The SEC’s lawsuit against Ripple for not registering XRP as a security presents another example of negatively impacting the industry.
The agency’s view of certain cryptocurrency assets as securities has even led to an investigation of Coinbase. Consequently, many tokens have been delisted from Coinbase, the US-based arm of Binance, and Kraken.
Implications of Cryptocurrency’s Regulatory Status
The unclear regulatory status of cryptocurrencies has significant implications, making the idea of wide-ranging regulation seem unlikely. As long as they are unregulated in one jurisdiction, arguing for their legal status in others will always be challenging. This issue also influences the usage and trading of cryptocurrencies.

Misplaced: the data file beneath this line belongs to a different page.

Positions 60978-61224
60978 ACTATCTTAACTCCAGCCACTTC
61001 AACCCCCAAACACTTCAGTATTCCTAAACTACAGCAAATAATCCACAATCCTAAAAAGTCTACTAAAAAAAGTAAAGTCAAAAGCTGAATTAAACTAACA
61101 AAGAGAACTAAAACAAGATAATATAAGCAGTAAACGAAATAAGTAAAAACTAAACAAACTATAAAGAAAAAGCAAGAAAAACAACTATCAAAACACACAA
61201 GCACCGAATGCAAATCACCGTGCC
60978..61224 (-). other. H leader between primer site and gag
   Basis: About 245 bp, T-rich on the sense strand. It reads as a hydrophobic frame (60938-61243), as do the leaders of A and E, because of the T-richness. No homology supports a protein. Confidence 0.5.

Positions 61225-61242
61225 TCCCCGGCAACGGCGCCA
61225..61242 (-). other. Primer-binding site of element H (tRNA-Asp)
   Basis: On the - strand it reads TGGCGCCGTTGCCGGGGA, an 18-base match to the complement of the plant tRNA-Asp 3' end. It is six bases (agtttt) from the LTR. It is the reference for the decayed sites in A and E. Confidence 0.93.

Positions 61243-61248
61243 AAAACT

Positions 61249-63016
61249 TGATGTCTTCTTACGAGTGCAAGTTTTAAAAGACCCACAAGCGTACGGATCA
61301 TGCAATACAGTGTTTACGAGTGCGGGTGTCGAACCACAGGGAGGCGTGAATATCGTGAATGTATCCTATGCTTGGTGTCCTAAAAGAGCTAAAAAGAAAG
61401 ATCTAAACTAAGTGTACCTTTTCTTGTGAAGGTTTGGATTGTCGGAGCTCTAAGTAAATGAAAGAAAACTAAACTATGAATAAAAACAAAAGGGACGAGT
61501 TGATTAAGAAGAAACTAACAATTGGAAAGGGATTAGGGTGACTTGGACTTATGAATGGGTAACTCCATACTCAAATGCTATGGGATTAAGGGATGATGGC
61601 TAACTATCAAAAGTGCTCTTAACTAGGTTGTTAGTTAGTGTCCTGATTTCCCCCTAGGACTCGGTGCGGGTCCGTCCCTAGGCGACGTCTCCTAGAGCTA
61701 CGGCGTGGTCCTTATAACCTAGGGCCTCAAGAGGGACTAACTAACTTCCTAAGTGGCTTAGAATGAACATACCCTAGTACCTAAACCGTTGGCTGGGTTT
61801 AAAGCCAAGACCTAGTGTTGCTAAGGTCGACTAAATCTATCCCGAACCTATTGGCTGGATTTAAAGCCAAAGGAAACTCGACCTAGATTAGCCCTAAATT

Governments considering regulating crypto must also contend with general market risks, such as the irreversibility of blockchain transactions, the potential for scams, hacks, and manipulation, and the volatility of cryptocurrency values.
Despite the regulatory challenges and uncertainties, the future of cryptocurrencies remains promising. They have the potential to revolutionize various aspects of finance, from payments and remittances to lending and fundraising.
As regulators, industry players, and investors continue to navigate the complexities of this new digital frontier, it is essential to foster an environment that supports innovation while ensuring adequate protection for all participants.